"Dark Shadows:" A lesser Tim Burton

Last year when I wrote a review for Stephen Spielberg’s latest “War Horse,” I remarked that the movie “reeks of Spielberg.” I think the same can be said for Tim Burton’s (“Ed Wood,” “Edward Scissorhands”) new movie “Dark Shadows” (based on a 1960’s soap opera). A few indicators: Johnny Depp is in the starring role, Helena Bonham Carter has a role, and Danny Elfman provides the score. All in all it’s a dark and amusing vampire fantasy that provides some pleasures but loses its way about two thirds through.

We begin in 1752. Young Barnabas Collins and his parents leave Liverpool, England to start a new life in America. Flash forward two decades later as Barnabas (Depp) is living in Collinsport, Maine, a small fishing town. The inhabitant of Collins mansion, Barnabas is rich and powerful (thanks to his family’s fishing business), until one day when he breaks the heart of Angelique (Eva Green), a witch. First she kills his beloved Victoria (Bella Heathcote), then she turns him into a vampire so his suffering will never end, and to top things off she buries him alive. 

It’s all very dark and gloomy fare and since this is Burton, he goes heavy on the CGI and special effects. I don’t think there’s a single moment in this opening prologue, or any scene for that matter, that wasn’t shot in front of a green screen. The cinematography by Bruno Delbono is artificially dim; most of the scenes look like gothic paintings that have been digitalized— the sky is always gray or black, it’s always rainy and windy, and Elfman’s score is turned up to maximum volume. It’s a big, loud, overbearing and hollow way of showing us it’s a Burton picture. 

After that the movie calms down and settles into a nice groove (for a while at least). We’re still in Collinsport but it’s now 1972. It’s still the same sleepy fishing town. Collins mansion has become slightly run down: overgrown plants, cobwebbed walls and little lighting. The house is now inhabited by the dysfunctional Collins descendants: Elizabeth Collins (Michelle Pfeiffer), her brother Roger (Jonny Lee Miller), Elizabeth’s rebellious teenage daughter Carolyn (Chloe Grace Moretz), Roger’s son David (Gulliver McGrath), and Dr. Julia Hoffman (Bonham Carter), the family’s live-in psychiatrist.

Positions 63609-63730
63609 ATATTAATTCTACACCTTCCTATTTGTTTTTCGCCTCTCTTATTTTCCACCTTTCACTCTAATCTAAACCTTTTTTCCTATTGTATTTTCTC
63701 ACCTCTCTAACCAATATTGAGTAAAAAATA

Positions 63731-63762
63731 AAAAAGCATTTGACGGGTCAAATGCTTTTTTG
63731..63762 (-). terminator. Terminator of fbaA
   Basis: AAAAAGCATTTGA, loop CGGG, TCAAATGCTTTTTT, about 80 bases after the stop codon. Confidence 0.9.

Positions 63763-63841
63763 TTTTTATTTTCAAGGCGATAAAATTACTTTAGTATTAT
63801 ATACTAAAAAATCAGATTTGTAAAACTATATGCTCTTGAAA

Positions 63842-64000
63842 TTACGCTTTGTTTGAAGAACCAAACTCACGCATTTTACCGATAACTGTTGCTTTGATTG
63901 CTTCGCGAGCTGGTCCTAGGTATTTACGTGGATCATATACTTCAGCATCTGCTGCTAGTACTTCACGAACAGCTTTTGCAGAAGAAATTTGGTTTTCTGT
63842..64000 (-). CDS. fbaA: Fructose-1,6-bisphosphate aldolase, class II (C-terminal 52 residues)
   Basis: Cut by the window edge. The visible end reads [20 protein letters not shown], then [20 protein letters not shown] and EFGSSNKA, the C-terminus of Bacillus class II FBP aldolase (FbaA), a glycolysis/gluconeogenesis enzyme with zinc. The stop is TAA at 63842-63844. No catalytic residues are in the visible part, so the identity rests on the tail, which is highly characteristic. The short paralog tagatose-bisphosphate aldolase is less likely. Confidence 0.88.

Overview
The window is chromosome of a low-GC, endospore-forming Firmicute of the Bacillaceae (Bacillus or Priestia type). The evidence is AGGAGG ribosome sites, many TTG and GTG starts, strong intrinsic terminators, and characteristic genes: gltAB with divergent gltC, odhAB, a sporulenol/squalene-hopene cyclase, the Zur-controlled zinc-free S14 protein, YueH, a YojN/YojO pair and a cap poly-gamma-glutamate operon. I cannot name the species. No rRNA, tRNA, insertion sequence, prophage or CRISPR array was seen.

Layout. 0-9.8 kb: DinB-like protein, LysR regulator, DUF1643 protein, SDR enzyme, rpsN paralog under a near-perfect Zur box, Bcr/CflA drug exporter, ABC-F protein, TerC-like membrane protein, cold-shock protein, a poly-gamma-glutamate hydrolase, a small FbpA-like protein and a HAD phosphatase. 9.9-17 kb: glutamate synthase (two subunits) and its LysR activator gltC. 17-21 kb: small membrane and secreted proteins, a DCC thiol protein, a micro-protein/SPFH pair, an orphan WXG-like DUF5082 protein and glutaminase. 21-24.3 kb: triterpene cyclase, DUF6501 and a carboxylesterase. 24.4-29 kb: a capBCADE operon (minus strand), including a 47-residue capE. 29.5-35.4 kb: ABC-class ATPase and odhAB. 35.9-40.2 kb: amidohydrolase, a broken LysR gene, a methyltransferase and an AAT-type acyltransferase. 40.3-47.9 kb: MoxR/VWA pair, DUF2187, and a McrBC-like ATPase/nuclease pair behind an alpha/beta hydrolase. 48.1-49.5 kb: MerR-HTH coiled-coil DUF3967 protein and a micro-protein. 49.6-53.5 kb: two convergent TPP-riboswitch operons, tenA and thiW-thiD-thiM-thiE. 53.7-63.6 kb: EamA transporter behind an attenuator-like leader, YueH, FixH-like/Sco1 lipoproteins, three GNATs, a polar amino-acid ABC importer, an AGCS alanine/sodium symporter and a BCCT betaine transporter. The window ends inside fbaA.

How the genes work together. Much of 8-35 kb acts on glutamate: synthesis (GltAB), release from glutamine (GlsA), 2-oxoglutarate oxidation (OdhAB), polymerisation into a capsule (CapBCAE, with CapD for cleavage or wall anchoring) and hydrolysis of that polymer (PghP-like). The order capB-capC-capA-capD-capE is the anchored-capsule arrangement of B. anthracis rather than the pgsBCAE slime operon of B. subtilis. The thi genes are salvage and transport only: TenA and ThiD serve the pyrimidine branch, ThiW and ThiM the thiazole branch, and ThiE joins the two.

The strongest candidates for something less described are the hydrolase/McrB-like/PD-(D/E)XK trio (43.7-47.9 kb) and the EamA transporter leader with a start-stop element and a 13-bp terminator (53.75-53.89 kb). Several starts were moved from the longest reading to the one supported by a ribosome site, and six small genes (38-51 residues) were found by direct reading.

One night construction workers accidently dig up Barnabas’ coffin. After killing the workers (and gazing up at a lone yellow glowing McDonalds sign out in the woods, apparently), Barnabas makes his way back to the manor and decides to live with the dysfunctional Collins descendants. He helps get the fish business going again, restores the family name, and once again faces Angelique, who now runs a rival fish business.

In the meantime, we’re heavily barraged by 1970’s references. A number of songs from the likes of The Carpenters or Alice Cooper play over the soundtrack, Barnabas has an interaction with hippies, and so on. It’s all in good fun, which is the key strength of “Dark Shadows.”

A lot of people were outraged when they first heard that this movie was going to be a comedy. But we’re talking about an adaptation of a crudely done 60’s soap opera about vampires; how can that possibly be taken seriously? By not taking the material seriously and satirizing the 70’s, Burton has given the movie a sense of life and identity. The script by Seth Grahame Smith is incredibly energetic and nutty; most of the jokes come from 70’s references (the film “Superfly” plays at the local multiplex) or jokes that acknowledge how silly this whole set up is. 

The artificially murky cinematography still remains but Delbono finds little blotches of bright vibrant colors throughout (Angelique’s bright red convertible) to contrast against the gray gloom of the town, giving the movie an elegant and semi retro look.

This is Johnny Depp’s seventh film with Burton, and like every other one he gives an equally versatile and “out there” performance. Though, considering he plays a 17th-century vampire in the 70’s it feels necessary, as the other jokes in the film come from that peculiar culture clash. Barnabas is stiff and old fashioned, spouting old timey dialog, while everyone else shrugs or stares at him in confusion. When he sees Karen Carpenter performing on the TV he thinks she’s a “tiny songstress.” 

Unfortunately, when the movie reaches its third act, after Alice Cooper performs at a party at Collins Manor, it all goes downhill. All the comic wit and self-awareness is sucked out (no pun intended) and we’re left with a cold, lifeless corpse that’s borderline unwatchable. During a climactic confrontation between Barnabas and Angelique I was squirming in my seat waiting for it to end. The movie becomes overly serious and that heavy dose of Tim Burton-ness from the beginning comes back. Even the visuals become boring and distracting.

I wish that I could look past this mishap but it’s a glaring flaw, one that completely ruins what was fun and entertaining about the middle section of the movie. Die-hard fans of Burton will probably enjoy the film regardless - in terms of a Burton picture you get what you pay for - but this is definitely lesser Burton.

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